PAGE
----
The buffer that allows drivers to travel up to 20km above the advertised speed limit on UAE roads will be removed in Abu Dhabi next month.
Abu Dhabi Police, the Department of Transport and the Urban Planning Department said the move will improve road safety.
The buffer will be abolished on August 12, to be replaced by uniform speed limits on roads.
The new ruling will lead to speed limits on roads being changed and aims to provide clarity on the speeds drivers can legally travel. The statement noted that speed limits will be standardised but did not specify whether or not the official speed limit would be increased.
Drastic variations in vehicle speed are a leading cause of crashes.
Road infrastructure must be taken into account when setting new limits, Dr Yaser Hawas, a professor of transportation and traffic engineering at UAE University and director of the university’s Roadway, Transportation and Traffic Safety Research Center said.
“Whatever that they are going to allow, it shouldn’t exceed the road’s design speed,” said Dr Hawas.
“If they raise the limit, they are giving the message that this road is well designed to accommodate driving at that limit.”
Stephen Levins, a business consultant who commutes between Dubai and Abu Dhabi, welcomed the idea of removing the buffer.
“Coming from Europe, it just didn’t make sense to me in general,” said Mr Levins, 35, who is from Ireland. “The speed limit is the speed limit and that’s what you should do.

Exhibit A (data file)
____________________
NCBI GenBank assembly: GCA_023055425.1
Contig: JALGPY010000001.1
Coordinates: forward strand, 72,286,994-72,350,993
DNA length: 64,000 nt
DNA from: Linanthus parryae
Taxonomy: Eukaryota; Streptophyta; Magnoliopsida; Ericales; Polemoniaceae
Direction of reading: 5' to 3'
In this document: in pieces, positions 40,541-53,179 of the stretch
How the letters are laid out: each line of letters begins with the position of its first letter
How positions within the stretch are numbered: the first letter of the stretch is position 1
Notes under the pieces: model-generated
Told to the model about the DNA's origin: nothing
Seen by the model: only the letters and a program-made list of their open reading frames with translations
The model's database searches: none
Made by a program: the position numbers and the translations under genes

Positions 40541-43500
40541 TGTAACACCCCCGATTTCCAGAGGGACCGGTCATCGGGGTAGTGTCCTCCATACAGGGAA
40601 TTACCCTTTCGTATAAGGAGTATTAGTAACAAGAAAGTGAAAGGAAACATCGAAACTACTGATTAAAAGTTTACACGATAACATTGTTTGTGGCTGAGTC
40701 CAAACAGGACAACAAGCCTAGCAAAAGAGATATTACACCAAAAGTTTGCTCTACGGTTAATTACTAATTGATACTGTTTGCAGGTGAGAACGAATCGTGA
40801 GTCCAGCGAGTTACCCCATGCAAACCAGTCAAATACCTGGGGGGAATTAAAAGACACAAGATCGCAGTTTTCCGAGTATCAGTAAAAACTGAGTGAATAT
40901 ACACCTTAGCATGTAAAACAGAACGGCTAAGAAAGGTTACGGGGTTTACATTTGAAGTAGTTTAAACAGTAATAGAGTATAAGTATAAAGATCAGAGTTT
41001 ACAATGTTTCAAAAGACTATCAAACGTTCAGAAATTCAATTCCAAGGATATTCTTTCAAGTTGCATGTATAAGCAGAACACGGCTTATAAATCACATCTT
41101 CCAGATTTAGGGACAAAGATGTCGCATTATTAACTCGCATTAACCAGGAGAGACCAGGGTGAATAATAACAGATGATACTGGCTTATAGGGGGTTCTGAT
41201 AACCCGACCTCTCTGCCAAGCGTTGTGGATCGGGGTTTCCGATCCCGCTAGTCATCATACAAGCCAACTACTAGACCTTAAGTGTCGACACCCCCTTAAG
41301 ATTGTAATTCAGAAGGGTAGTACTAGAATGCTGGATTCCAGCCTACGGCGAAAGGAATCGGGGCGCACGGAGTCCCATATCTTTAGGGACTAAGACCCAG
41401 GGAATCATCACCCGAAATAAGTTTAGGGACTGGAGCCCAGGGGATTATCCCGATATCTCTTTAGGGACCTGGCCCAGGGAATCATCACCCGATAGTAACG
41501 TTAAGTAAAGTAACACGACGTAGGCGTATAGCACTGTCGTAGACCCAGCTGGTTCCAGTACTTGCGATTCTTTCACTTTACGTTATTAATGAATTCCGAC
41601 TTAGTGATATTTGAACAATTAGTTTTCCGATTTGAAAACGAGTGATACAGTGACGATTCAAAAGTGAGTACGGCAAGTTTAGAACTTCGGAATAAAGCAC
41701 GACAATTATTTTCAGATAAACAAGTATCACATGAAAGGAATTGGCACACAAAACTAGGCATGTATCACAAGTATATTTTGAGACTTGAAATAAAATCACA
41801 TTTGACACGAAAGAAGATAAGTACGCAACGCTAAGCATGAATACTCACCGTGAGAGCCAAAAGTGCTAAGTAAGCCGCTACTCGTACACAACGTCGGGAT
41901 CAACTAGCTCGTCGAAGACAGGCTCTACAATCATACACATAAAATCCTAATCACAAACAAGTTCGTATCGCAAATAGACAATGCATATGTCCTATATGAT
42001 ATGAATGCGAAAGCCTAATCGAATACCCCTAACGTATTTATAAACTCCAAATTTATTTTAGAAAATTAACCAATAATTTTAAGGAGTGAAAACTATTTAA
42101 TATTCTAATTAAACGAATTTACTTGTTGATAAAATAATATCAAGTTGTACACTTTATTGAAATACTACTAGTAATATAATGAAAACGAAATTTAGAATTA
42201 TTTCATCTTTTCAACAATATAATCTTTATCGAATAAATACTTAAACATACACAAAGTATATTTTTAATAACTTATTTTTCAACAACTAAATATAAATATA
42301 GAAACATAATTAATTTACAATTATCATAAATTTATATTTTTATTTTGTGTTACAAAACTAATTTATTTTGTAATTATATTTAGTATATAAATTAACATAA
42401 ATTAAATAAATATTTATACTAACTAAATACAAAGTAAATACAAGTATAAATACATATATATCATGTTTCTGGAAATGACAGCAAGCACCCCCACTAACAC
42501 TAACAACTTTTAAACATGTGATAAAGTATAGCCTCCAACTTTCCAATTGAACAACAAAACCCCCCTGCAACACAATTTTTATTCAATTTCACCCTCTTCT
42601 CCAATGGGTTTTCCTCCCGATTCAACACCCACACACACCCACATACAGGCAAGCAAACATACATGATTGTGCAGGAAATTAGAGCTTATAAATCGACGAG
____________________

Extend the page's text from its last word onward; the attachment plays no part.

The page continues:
“Because you’re allowed to do an extra 20kph, some people do 120, some do 130, and some do 140 and it causes confusion on the road. I think they just need to make the rule very clear and defined.”
Road safety experts have long encouraged authorities to abolish the buffer.
Thomas Edelmann, founder of RoadSafetyUAE, had previously told The National: "We have been lobbying for many years to remove the allowance buffer as it does not exist in other countries and it might confuse motorists and can be used as an excuse," he said.
He also urged the other emirates to follow suit.
In August last year, Maj Gen Mohammed Al Zafeen, assistant commander-in-chief of the Dubai Police, asked the public on Twitter if they believe the 20kph speed buffer and the fine should be kept or cancelled, and if the fine for breaking the speed limit should be reduced to Dh300 from Dh600.
The existing buffer allows motorists to travel at 20kph more than the advertised speed limit, meaning the 120kph advertised limit for the E11 is in fact 140kph, for example. Drivers would then be fined if they were clocked driving at 141kph.
Under the new ruling, motorists will face fines if they are caught driving 121kph in a 120kph zone.
Maj Gen Mohammed Al Rumaithi, commander of the Abu Dhabi Police General Directorate, called on motorists to respect the new speed ruling, which are designed for new road networks and rising congestion levels.
A comprehensive campaign will be introduced - using platforms such as social media, displays on public transport vehicles, taxis and in newspapers - to make the public aware of changes in speed limits and the removal of the 20km buffer.
Crashes on the main Abu Dhabi-Dubai road dropped by almost a third in the year after the enforced speed limit was reduced from 140kph to 160kph in 2011. A study by UAE University found that it had successfully reduced the variation in the speed of traffic. "If the number of accidents is too high, maybe they will reduce the speed further," said Lt Col Ahmed Al Zayoudi, head of the crash section for the Abu Dhabi police at the time.